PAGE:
To borrow a phrase from my good friend Matthew Oldridge, “School should be a place of excitement and constant wonder!” I don’t really have any way of putting it so nicely and yet school is often a place where many students dread.

I want to share a personal story. As many of you know my daughter has had her fair share of difficult times at school.  I have often blogged about her difficulties and what they have taught me. But nothing pains me more when I hear her tell me she hates school and doesn’t want to go back. It has been very interesting to see her natural development around this concept of school and where her divergence went towards that famous, “I hate school” line. When Izzy was young and in preschool she absolutely loved it. I mean this was a girl who ended up being potty trained because she wanted to go to school so badly. During preschool, she couldn’t get enough. She would wake up early and eagerly wait for her time to go to school. Even the very first day of JK you could see her face beaming with excitement. But unfortunately, that was where everything seemed to change.

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It broke my heart, as a parent and as an educator, to see my happy child go from the above pictures to this.

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Now, I know that my daughter is not the easiest child to get along with. She has her many downfalls and is full of energy. In JK, she got into a lot of fights and a lot of discussions with her teacher about how we could help.  She struggled with the academics and what the teachers wanted her to do. We now understand that learning is very hard for her. She has a low working memory and ADHD. It’s not an excuse but it does explain why school is hard. It also explains why she sometimes seems like she gets it and then all of a sudden doesn’t.

But what changed?

When you ask Izzy, why she doesn’t like school she can’t really pin point it but when you explore further it is often because she has to follow certain rules or when she interprets something as fun and told to stop she doesn’t want to. Or according to her, is viewed as a “problem child”. She often tells me that her teachers don’t like her or that she feels like they pick on her.

As a teacher, I understand that places have rules and in the “real world” there are things we must follow but at the same time shouldn’t the purpose of school, especially in younger grades, be a place to foster the excitement of learning? Shouldn’t we foster growth and natural wonder and curiosity?

School for a long time has been a place meant to conform our young ones to the “way of the world”. It was made to have workers who could work the lines. But the world has changed and yet school hasn’t. We no longer need to have kids be little robots that do exactly the same thing. Is it important that we have students doing exactly what we want them to do or is it more important that students see themselves in the learning and want to be a part of it. In the bigger picture of the world, is it vital that students walk in a straight and orderly line down the hallways or do we teach the students the value of not disrupting others thinking but just being quiet. Do we stop the learning of our students because the bell has rung or we must move on the the next period/ curriculum expectation or do we foster the love of learning by allowing our children to naturally explore.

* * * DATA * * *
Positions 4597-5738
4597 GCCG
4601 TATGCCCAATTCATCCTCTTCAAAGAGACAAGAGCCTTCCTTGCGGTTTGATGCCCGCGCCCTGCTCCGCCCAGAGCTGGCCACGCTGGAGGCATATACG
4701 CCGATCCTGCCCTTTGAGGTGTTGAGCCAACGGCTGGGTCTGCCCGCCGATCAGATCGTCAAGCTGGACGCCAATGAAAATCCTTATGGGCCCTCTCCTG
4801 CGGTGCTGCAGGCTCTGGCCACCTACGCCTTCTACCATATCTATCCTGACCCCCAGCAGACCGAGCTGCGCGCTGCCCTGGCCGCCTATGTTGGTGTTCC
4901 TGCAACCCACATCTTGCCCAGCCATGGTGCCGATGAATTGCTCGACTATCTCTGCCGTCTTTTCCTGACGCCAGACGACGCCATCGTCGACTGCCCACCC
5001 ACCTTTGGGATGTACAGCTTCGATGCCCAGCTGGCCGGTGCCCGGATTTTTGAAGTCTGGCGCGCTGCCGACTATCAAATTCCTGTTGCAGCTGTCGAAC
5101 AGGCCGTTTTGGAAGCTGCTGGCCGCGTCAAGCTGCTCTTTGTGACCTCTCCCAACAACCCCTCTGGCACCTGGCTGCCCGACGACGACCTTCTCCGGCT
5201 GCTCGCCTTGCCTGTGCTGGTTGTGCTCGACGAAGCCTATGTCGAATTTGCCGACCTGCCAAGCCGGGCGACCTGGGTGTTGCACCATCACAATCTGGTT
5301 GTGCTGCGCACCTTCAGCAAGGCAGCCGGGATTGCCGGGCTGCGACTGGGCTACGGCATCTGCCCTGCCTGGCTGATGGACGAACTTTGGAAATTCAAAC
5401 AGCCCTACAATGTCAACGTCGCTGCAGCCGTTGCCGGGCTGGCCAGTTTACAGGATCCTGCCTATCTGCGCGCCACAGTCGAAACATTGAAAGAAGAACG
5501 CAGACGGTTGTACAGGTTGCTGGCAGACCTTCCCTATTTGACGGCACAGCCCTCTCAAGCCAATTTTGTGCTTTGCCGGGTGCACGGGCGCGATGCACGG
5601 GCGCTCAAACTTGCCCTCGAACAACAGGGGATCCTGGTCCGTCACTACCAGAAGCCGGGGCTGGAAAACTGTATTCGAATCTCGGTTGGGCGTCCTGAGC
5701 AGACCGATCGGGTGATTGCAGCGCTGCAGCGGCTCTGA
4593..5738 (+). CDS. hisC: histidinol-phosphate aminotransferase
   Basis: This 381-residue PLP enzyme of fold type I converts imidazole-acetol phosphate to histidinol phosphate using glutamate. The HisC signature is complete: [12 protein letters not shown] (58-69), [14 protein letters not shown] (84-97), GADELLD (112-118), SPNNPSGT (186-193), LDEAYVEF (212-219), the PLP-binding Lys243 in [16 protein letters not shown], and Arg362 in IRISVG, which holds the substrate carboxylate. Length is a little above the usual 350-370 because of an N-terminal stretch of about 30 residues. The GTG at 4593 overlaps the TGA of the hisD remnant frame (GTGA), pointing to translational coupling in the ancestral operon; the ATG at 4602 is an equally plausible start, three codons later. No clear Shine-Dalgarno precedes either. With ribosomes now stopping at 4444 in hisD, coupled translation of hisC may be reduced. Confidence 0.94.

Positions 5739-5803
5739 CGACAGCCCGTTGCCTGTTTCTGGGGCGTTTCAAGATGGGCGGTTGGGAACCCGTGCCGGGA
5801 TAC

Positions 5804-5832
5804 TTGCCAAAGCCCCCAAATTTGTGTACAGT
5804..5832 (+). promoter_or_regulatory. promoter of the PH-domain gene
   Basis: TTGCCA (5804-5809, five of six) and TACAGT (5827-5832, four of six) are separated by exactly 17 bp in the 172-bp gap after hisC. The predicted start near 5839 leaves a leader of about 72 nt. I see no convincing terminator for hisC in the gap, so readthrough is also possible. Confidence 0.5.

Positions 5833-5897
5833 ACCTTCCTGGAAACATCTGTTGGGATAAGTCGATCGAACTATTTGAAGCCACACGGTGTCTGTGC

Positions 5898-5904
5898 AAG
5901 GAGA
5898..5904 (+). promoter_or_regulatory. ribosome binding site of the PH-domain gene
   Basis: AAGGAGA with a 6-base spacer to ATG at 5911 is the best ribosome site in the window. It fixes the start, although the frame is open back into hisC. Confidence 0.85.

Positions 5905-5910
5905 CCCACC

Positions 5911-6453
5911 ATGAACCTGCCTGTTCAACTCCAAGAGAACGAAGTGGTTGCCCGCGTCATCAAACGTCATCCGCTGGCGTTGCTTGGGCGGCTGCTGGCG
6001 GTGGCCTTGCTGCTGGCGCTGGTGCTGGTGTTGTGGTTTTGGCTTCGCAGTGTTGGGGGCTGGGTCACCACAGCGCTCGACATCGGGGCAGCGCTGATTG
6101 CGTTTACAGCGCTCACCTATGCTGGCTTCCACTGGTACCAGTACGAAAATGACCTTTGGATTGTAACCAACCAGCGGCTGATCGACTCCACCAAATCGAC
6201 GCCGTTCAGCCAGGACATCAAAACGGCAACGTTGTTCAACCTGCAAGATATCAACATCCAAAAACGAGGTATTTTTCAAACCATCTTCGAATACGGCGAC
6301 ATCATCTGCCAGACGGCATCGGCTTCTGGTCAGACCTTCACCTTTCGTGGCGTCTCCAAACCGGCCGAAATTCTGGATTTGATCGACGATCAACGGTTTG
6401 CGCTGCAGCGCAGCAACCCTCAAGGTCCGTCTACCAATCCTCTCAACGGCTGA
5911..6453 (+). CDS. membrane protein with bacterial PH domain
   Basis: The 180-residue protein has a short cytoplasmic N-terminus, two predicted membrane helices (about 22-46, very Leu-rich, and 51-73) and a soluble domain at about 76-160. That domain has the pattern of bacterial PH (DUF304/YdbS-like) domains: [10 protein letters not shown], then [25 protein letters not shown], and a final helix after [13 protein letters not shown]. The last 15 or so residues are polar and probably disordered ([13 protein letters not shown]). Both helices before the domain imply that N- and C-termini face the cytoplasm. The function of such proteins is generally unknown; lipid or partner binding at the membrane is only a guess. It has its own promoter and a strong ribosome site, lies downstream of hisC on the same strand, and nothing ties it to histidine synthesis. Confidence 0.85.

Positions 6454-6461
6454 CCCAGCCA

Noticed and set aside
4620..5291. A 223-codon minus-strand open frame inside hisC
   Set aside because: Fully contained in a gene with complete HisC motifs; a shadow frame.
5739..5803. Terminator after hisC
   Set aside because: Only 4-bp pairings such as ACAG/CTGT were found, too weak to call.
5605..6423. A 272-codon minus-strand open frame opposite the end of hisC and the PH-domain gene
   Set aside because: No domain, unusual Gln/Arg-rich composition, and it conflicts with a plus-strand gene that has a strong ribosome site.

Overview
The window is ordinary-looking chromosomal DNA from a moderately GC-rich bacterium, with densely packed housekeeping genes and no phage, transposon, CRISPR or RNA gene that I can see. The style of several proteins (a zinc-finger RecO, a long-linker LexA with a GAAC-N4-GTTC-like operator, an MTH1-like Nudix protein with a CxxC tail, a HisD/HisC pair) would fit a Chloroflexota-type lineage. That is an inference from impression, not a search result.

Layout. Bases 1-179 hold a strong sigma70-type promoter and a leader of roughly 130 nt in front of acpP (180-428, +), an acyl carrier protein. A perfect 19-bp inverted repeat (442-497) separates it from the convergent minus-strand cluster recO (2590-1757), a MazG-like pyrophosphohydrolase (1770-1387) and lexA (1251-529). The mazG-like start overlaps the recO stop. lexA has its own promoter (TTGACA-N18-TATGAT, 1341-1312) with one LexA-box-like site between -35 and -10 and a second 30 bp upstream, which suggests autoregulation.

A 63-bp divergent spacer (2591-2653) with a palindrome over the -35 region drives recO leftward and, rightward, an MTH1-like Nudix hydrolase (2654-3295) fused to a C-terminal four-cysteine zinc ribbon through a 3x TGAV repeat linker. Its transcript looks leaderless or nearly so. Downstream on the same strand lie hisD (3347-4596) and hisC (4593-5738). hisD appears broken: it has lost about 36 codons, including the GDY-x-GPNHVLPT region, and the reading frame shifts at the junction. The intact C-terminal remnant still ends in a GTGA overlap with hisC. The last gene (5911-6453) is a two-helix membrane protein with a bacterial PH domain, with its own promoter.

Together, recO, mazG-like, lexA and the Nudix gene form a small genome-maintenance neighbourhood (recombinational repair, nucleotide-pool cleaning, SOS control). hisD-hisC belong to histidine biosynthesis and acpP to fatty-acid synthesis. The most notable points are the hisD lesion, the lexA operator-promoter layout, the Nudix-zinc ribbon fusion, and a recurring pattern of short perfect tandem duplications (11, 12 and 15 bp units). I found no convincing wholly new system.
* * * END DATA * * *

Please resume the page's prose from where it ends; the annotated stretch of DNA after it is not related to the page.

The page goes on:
As a parent, my goal for my kids is that they love to learn. I am glad that school fosters academics but I also know that will come with time. Nurturing that natural wonder will allow students to want to learn and I think as educators we have a big role to play.

So I ask you, is your classroom a place of natural wonder and curiosity? Or is it a place that students dread to come?

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My Guest Post on Starr Sackstien’s Blog: A Grading Journey of Epic Proportions (Part 1)

Here is part one of my guest post on Starr Sackstein blog post. It is a post about my journey ongoing gradeless. Part one deals more with my beginnings and initial thoughts and part 2 will deal with my classroom and student samples. Hope you enjoy!

 

Jonathan So shares his experiences of going ‘gradeless’ and offers some insights into his process. Read on to see how he reflected and adjusted his learning to better help students reflect and grow as learners.

Source: Guest Post: A Grading Journey of Epic Proportions (Part 1)

When little to no students are in your room

So recently due to a sporting event and low numbers I had a class of 10 kids. Traditionally I would normally just gone on with my lessons and let the others catch up later. However, lately I have been exploring what is a classroom.

Traditionally, the model for classroom has been rows of desks and children sitting in them. It is an industrial model that makes us the teacher in charge of imparting knowledge. However, our classrooms haven’t really changed much. I know we have moved to more student centered with grouped desks but the model we still follow has been to impart knowledge.

This has bothered me a lot because I think in todays world knowledge is being thrown at our kids so fast. I am also finding that many of my students seem to just be coming to school and really not thinking about the learning. This has really bothered me as I think it should all of us.

So having a very small class allowed me to do some more exploring. I decided to make my day a choose your own adventure model of learning. We have had a couple of projects on the go as well as some cool maker space things that we have in our classroom. I left the day up to the students and I decided to walk around and observe/ help with their learning. It was probably one of the best things that I have ever done. The kids didn’t even want to stop the learning, the bells went and they were still building robots, practising speeches and playing with circuit boards. I also saw learning for the sake of learning.

This got me thinking, why isn’t all class like this?

I know that we are hampered with the curriculum but are we?  
Is it possible to let all kids explore what they want and for us to assist with the learning? 
Is there benefit to have all kids learning the same thing at the same time? or should students do what they feel like? 

At this present time I have more questions then I have answers and I would love to here your comments and thoughts. I believe education needs to start changing and needs to look different then what we traditionally see it. How should it change?